Georgie was referred to PROMISEworks by the Parent and Family Support Advisor at his school. He was displaying data-heightened emotions and difficult behaviour in lessons.
His birth father committed suicide when he was seven. He had also been physically chastised by one of his mother’s subsequent partners. He often talked about not having a future and ending up “…just like my dad”.
Georgie felt it necessary to make and keep a large stick with nails in so that he could protect his family if anyone broke in or threatened them. He was hyper-vigilant and frightened most of the time. He had an older and younger sibling, both with autism, who took up a large amount of his mother’s time. This was a typical case of a child carrying the stress of his family.
The mentor encouraged Georgie to talk to his mother about his feelings and for the first time he told her about his plans to defend her, if necessary.
The approach has led to significant improvements in the relationship between Georgie and his mother and represents an example of how mentors can have a positive influence on parenting.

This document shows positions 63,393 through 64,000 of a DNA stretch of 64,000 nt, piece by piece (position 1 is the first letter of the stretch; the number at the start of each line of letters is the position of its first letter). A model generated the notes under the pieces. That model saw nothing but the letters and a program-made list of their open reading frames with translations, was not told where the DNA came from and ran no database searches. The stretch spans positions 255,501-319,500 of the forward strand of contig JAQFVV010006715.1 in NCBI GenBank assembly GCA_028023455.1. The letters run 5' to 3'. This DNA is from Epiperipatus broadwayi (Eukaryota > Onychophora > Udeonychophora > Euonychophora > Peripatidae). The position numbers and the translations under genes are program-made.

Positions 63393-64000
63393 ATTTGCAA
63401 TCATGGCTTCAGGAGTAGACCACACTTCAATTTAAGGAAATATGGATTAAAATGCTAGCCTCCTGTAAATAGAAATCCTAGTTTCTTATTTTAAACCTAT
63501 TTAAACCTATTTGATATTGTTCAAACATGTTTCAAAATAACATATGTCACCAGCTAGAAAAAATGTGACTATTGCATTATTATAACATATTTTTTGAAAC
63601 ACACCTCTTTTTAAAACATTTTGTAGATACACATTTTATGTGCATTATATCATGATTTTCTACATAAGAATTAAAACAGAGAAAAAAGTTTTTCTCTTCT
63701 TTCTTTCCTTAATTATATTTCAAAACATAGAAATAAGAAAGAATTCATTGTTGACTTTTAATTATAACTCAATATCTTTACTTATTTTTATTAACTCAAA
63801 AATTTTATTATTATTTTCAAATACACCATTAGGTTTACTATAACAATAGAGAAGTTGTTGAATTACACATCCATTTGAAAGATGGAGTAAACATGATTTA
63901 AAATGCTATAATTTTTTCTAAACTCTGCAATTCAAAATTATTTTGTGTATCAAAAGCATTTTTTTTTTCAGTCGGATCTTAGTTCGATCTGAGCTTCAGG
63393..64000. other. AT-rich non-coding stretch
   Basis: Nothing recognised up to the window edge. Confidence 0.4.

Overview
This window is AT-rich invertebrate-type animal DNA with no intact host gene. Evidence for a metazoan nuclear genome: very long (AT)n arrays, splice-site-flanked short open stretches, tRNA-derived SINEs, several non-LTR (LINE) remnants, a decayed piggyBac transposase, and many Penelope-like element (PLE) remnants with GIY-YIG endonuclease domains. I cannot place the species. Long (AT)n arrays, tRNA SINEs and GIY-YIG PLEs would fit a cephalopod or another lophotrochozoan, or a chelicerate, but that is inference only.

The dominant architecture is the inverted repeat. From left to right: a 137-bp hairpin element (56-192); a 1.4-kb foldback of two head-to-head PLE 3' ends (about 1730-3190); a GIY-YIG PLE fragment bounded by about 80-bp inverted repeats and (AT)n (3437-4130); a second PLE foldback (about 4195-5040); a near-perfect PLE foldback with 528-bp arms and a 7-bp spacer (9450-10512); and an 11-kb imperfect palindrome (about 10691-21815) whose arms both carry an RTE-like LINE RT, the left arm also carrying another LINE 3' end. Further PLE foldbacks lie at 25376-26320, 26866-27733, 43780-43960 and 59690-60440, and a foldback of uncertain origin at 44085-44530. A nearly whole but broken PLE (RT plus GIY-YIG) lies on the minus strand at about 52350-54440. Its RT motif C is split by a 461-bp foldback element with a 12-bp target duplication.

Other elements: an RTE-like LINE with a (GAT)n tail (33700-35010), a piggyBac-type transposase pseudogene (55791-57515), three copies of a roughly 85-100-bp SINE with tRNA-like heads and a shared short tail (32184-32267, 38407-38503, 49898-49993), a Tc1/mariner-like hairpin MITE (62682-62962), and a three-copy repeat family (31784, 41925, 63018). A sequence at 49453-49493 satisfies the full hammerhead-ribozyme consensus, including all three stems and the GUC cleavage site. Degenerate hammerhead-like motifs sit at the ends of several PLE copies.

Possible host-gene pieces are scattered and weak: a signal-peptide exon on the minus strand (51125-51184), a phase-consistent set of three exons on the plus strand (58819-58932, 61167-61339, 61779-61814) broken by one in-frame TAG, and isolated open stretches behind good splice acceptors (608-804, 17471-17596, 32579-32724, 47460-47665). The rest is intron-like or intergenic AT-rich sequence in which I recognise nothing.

He also talked to his mentor about the problems he was having at school. She told Georgie that she knew one of his teachers and how kind he was. They spoke to the teacher and he happily agreed to be someone that Georgie could approach and talk to during the day if he was struggling with his emotions. This has given Georgie some “real time” support in school and has helped noticeably.
Their relationship is well established and all recognise the positive improvements for Georgie and his family. The key impact is that Georgie has changed from being a child in considerable need of therapy and counselling and at risk of suffering mental health problems, to someone who is now able to learn and focus more on his development and plans for the future.
His family life is more stable and his trust in others has increased, all as result of having a committed, supportive and sustained mentoring relationship.